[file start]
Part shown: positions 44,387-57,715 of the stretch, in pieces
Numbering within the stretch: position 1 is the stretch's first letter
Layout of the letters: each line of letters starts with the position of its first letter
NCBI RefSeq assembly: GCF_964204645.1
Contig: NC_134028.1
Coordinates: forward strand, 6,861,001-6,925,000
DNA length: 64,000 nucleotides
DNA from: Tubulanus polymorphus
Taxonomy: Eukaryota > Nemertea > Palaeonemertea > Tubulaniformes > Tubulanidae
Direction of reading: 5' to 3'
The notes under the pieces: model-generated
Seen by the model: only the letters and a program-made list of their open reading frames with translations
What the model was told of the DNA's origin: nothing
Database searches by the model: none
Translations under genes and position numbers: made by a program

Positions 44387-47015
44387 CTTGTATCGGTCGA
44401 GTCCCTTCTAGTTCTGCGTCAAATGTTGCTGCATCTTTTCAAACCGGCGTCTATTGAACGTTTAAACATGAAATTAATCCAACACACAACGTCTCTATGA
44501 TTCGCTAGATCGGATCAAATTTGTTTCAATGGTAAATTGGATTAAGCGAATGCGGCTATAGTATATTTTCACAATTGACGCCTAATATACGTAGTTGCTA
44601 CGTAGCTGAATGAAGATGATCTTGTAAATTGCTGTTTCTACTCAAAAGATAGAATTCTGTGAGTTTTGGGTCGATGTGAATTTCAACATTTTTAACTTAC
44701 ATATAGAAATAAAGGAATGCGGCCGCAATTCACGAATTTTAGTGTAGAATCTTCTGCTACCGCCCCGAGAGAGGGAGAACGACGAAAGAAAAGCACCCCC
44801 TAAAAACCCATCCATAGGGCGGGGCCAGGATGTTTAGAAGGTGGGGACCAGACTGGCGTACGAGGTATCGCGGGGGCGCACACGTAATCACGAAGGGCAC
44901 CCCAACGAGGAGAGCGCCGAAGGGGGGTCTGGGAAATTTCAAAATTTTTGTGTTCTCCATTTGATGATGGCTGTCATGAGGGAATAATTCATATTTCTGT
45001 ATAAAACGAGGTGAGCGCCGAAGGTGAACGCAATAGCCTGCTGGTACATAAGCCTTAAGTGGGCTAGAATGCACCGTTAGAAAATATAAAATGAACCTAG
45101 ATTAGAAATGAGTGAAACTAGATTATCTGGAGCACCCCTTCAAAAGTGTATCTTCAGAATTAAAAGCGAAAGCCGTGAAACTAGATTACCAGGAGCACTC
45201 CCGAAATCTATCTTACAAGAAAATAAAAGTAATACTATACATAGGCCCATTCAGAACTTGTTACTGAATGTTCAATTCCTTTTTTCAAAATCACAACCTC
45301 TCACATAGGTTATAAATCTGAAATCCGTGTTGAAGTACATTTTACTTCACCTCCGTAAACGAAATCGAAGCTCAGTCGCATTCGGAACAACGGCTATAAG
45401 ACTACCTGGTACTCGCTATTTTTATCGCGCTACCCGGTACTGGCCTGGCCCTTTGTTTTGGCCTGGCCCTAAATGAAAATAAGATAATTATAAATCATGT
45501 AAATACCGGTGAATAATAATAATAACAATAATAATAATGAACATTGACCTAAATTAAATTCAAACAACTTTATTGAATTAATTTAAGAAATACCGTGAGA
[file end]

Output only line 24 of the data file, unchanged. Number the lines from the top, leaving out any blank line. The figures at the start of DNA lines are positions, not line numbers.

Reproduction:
45001 ATAAAACGAGGTGAGCGCCGAAGGTGAACGCAATAGCCTGCTGGTACATAAGCCTTAAGTGGGCTAGAATGCACCGTTAGAAAATATAAAATGAACCTAG